By Michael Moore
I have been asked to write an article for our newsletter following Dr. Scott Fishman’s lecture. For those who were not in attendance, you should have received information about an opportunity to receive a recording of it in a prior email.
Wellness and the Road to a High-Quality Life
Dr. Fishman began his lecture with a view of US healthcare and troubled times. Not only is healthcare less than optimal due to insurance companies influencing medical decisions, the rising cost of our Medicare system is projected to exceed the money collected from our taxes by 2030.
Although this opening remark by Dr. Fishman is pessimistic, UC Davis Health is looking to improve the future of healthcare with their newest office. Dr. Fishman described the Office of Wellness in the School of Medicine at UC Davis as being a first of its kind in a medical school. The new office, led by Dr. Fishman, is looking to change how doctors, nurses, and other healthcare providers, such as physical therapists, provide healthcare in the future. Our country needs this shift in direction more than in other industrialized first world countries because our most common causes of death stem from lifestyle choices. Healthcare providers need to be at the forefront to get patients to change as well as healthcare policy makers.
Studies on Wellness and Longevity
Throughout his lecture, Dr. Fishman referenced many different studies on health and wellness. Tim McGonigle and I were discussing one of the studies that Dr. Fishman quoted which put quantitative data to something we have witnessed many times during our years of practice.1 This study concluded that it takes one to ten years for people to make lasting individualized health changes. This amount of time is due to the physiological changes as the mental challenges of forming new and consistently implemented habits. Tim and I began training people in safe exercise sessions in approximately 1986. Since then, we have witnessed lives reversed. We can attest that making lasting changes can take years, just as the study Dr. Fishman quoted suggests.
Dr. Fishman also noted that consistent health-conscious behaviors are seen frequently in the so-called “blue zones” of the world. National Geographic author Daniel Buettner engaged a team of scientists to summarize commonalities among the five places on the planet where people commonly live over 100 years. Buettner then dubbed these locations blue zones. Some of the commonalities in these locations were that the people were physically active, they ate mostly plants with very little animal products, they had regular social engagement of family and friends, and they had purpose in contributing to their communities. Dr. Fishman was generous enough to describe FPT as somewhat of a blue zone because of its commonalities with the recorded blue zones.
Lifestyle and Longevity
Since Dr. Fishman‘s talk, I have come across two additional studies I would like to report. One was presented at the American Society of Nutrition Conference by Xian-Mai Nguyen on US military veterans ages 40 to 99 years old and included male and female personnel. The study is also important because it encompassed a racially, socially and economically diverse group. The study followed 720,000 veterans over a 20 year period. It also included people with type II diabetes, history of stroke, cancer, and heart disease.2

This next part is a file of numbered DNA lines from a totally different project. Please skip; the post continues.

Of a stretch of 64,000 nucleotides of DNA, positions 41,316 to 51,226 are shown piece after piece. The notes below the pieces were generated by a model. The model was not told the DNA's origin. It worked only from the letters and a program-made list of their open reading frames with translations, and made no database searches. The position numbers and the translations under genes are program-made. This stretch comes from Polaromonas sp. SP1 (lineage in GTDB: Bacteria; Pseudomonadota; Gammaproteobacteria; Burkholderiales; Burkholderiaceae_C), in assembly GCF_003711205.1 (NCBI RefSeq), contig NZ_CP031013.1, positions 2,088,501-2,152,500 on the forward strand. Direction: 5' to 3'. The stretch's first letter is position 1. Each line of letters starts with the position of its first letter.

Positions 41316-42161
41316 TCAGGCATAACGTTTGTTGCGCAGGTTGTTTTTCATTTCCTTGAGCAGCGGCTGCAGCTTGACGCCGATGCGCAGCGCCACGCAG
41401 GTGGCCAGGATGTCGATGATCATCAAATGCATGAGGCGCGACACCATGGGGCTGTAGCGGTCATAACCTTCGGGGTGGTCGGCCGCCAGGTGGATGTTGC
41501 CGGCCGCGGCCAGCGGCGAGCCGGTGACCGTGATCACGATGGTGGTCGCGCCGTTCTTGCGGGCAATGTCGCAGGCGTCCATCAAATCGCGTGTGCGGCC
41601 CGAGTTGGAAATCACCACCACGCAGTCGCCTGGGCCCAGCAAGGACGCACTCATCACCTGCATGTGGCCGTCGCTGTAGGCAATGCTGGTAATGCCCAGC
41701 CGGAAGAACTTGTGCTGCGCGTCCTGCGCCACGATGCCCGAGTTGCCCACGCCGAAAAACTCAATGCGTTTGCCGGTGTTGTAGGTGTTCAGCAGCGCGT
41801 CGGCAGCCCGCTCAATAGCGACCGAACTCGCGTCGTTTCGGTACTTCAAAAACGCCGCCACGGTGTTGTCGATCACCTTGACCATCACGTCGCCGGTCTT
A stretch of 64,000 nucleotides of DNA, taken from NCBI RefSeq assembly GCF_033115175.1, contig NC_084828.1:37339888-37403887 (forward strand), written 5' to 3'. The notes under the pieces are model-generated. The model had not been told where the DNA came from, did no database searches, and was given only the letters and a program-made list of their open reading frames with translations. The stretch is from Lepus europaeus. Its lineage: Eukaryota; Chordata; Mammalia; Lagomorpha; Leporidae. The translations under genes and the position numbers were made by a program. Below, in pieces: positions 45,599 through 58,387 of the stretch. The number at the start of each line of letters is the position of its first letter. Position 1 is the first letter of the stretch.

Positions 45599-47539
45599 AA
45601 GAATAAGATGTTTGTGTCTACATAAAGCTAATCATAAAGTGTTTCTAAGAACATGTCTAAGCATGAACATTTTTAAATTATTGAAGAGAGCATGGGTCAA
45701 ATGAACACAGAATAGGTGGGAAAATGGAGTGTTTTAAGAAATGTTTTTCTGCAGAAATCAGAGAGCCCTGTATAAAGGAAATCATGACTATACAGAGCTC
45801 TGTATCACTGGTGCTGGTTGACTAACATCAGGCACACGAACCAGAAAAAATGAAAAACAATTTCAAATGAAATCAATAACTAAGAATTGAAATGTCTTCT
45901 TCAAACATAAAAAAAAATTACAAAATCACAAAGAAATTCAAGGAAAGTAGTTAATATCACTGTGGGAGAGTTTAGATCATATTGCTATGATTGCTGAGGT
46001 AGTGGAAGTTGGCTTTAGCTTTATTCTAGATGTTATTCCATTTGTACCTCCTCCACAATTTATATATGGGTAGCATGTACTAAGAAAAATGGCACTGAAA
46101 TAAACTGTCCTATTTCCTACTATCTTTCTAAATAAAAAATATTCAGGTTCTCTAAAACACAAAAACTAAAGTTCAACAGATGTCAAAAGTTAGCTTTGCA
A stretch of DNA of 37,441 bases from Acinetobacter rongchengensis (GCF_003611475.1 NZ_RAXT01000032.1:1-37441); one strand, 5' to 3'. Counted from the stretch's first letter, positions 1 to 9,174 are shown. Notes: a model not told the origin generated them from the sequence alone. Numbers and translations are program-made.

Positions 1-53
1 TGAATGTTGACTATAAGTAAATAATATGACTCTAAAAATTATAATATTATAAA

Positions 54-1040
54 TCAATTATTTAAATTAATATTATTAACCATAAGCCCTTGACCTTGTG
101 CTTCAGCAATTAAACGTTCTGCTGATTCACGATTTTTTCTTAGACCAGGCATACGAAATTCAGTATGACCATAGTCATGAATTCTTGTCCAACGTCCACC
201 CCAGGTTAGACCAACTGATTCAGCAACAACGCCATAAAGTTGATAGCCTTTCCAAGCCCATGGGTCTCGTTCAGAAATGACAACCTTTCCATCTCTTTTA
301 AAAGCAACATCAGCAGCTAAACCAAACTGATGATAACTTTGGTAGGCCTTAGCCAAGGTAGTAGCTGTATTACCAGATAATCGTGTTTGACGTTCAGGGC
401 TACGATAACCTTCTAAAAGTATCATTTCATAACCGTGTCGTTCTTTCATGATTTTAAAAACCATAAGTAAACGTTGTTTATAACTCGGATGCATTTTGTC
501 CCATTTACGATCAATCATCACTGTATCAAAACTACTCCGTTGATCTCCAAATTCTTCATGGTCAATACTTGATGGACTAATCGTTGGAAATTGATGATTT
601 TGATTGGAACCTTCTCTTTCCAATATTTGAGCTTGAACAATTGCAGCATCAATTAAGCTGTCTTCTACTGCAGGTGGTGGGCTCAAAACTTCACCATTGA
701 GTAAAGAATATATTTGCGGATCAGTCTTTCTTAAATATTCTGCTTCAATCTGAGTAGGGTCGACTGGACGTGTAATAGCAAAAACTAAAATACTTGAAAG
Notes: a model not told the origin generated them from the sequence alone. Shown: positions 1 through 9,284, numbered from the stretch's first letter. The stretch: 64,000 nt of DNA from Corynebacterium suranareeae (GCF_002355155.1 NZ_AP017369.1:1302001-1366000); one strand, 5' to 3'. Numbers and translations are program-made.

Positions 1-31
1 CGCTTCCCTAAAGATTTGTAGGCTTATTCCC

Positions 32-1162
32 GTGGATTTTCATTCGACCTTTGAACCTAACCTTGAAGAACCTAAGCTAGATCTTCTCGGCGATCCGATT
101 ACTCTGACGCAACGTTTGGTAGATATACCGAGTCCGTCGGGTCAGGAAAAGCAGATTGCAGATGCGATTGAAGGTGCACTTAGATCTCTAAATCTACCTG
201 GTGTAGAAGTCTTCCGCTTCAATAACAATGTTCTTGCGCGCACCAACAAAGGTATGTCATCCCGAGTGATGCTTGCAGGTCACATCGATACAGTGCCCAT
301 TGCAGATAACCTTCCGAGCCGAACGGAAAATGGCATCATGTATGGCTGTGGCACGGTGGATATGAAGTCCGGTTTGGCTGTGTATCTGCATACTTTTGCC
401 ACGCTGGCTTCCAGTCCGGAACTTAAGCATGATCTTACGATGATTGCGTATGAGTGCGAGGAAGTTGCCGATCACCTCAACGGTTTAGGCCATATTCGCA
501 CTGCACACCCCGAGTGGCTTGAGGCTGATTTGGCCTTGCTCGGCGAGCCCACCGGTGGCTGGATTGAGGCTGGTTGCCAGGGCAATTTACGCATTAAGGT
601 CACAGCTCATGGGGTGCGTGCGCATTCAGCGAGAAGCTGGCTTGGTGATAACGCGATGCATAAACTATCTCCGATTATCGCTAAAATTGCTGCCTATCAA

The study came up with eight recommendations for people to follow. If started at the age of 50 following these recommendations would give them 24 additional years of life and if started at the age of 60 would give them 18 years of additional life. Of the eight recommendations the first five are positive changes. The positive changes are: exercise (intense exercise being more optimal than easy exercise), eat healthy, turn negative stress into positive stress, have good sleep hygiene, and foster positive social contacts. The next three recommendations are to change negative lifestyle choices by: avoiding any smoking, avoiding excessive alcohol (avoid drinking more than 3 drinks for men, more than 2 drinks for women) and avoiding opioid addiction.
Brain Health and Longevity
Lifestyle and choices can also have an impact on brain health. Kristine Yaffe, MD is the Director of UC San Francisco center for brain health. She is a world expert on brain decline and dementia. Her research has shown that getting quality sleep, physical training, and eating plant-based or Mediterranean improves brain health.3
Dr. Yaffe recently reported on her two-year study that divided a group of healthy senior patients who had two risk factors of either poor sleep, no exercise, or poor diet. Half the group worked with a lifestyle coach who provided on-going support over time promoting healthy sleep, healthy exercise, and a healthy plant based diet versus the control group having no intervention. At the end of the two years the lifestyle group had formed positive habits and performed 80% better on cognitive testing than those in the control group.
Lifestyle, Longevity, and FPT
When my colleagues and I promote healthy habits, we want you to know where we are gathering the information that we preach as such a strong sermon. And if I take the preaching metaphor further, we know our culture as a whole does not promote these healthy habits, especially when it comes to eating and drinking alcohol. For some, going to church provides comfort and support by gathering with fellow believers. At FPT, we gather to fulfill our safe exercise commitment and foster a positive social connection. During our training sessions, the instructors try to deliver additional healthy lifestyle information for those who may be interested. As has been previously stated, it is more than exercise alone that is needed for optimal quality longevity.